Singapore

Man charged with forging Covid vaccination document to dine out

A man was so intent on dining at a restaurant amid the Covid-19 pandemic that he allegedly forged a doctor's memorandum purportedly showing that he was fully vaccinated against the virus.

Chinese national Zhang Shaopeng, 30, who appeared in a district court yesterday via video link from the Central Police Division, was charged with one count of forgery. Court documents did not reveal his actual vaccination status.

This is believed to be the first reported case of a person being charged in court over forging a vaccination document in an attempt to dine at a restaurant.

Earlier this month, Zhang is said to have forged the doctor's memorandum, which was dated Aug 26. He is accused of amending the document by adding his name to it so that others would assume he was fully vaccinated against Covid-19.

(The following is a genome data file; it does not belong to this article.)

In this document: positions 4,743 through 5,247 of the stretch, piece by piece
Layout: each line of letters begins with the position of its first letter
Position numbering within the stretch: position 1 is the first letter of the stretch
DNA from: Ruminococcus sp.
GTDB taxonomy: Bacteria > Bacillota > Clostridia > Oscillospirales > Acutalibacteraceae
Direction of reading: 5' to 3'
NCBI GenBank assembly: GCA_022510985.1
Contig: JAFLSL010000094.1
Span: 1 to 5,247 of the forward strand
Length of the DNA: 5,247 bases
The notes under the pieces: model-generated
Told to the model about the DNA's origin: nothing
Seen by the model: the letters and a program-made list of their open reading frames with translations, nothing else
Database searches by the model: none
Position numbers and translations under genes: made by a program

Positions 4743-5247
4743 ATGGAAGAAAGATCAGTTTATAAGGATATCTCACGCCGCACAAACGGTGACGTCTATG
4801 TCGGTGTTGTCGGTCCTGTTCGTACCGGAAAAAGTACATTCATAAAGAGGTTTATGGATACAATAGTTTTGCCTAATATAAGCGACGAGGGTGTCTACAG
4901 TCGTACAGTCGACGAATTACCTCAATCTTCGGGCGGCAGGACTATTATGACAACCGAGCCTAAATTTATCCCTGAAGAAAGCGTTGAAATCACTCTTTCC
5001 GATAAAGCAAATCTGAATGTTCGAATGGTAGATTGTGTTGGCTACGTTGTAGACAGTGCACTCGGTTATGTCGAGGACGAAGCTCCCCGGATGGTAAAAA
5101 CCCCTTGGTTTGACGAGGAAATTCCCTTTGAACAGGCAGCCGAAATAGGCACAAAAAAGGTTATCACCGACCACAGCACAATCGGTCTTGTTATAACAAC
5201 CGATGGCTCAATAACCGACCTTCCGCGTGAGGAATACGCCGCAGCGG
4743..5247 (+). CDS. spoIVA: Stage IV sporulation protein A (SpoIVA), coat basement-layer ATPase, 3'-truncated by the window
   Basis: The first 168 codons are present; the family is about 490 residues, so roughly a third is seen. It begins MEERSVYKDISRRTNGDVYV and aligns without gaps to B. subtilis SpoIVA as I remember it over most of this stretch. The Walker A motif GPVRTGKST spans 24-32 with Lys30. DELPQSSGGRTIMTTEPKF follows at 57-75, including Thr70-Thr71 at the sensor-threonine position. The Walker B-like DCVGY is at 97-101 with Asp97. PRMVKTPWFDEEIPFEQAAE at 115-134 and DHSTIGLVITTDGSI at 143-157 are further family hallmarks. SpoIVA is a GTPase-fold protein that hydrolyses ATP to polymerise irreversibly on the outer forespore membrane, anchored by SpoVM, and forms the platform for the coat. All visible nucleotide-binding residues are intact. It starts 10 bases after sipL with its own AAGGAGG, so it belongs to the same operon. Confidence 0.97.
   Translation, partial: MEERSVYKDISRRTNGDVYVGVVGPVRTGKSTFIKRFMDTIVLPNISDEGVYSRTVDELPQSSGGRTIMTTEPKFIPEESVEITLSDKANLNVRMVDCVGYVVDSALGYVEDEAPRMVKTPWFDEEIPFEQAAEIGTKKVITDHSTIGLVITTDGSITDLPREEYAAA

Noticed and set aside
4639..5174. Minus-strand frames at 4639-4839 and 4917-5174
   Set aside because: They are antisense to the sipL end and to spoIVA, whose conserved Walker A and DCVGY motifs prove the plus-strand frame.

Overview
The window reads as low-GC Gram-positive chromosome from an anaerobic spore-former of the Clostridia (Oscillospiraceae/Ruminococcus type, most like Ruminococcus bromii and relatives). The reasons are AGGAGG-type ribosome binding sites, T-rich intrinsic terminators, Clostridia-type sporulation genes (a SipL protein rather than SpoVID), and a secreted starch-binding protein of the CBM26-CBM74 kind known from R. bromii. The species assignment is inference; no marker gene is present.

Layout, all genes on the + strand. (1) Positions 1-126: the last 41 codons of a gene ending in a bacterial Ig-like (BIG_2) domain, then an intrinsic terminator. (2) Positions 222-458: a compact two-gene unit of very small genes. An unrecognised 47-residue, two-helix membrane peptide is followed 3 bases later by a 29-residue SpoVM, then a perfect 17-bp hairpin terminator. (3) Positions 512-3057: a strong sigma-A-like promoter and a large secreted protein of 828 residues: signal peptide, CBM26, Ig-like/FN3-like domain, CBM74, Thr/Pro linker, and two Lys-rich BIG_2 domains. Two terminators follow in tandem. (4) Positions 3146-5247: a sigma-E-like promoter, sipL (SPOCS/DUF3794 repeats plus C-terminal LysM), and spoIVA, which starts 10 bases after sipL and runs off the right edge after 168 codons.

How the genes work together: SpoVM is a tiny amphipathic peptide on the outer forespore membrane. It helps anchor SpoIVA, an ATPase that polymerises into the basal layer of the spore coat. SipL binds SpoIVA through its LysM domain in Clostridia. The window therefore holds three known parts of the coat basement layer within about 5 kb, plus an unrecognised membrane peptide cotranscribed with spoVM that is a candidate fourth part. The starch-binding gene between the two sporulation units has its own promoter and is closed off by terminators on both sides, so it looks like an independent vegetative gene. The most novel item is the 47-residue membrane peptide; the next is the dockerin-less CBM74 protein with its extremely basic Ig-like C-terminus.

In a statement on Tuesday evening, the police said Zhang allegedly produced a digital copy of the forged memorandum at an Orchard Road restaurant as he wanted to dine there on Sept 1. They did not disclose details about the eatery.

The police added: "The staff of the establishment made a check on the memorandum and suspected that it could have been forged."

The staff requested that the man leave, and he complied. They then reported the matter to the police.

After investigations, officers from Tanglin Police Division managed to establish Zhang's identity. They arrested him on Tuesday.

Since Aug 10, groups of up to five people who are fully vaccinated, or have recovered from or tested negative for Covid-19, have been allowed to dine together in restaurants. Unvaccinated children aged 12 and below may be included in the group as long as they are from the same household.

Only two people can eat together at hawker centres and coffee shops, but this is regardless of vaccination status.

Zhang, who was unrepresented in court, was offered bail of $5,000 yesterday. For forgery, an offender can be jailed for up to four years and fined. - THE STRAITS TIMES

COURT & CRIME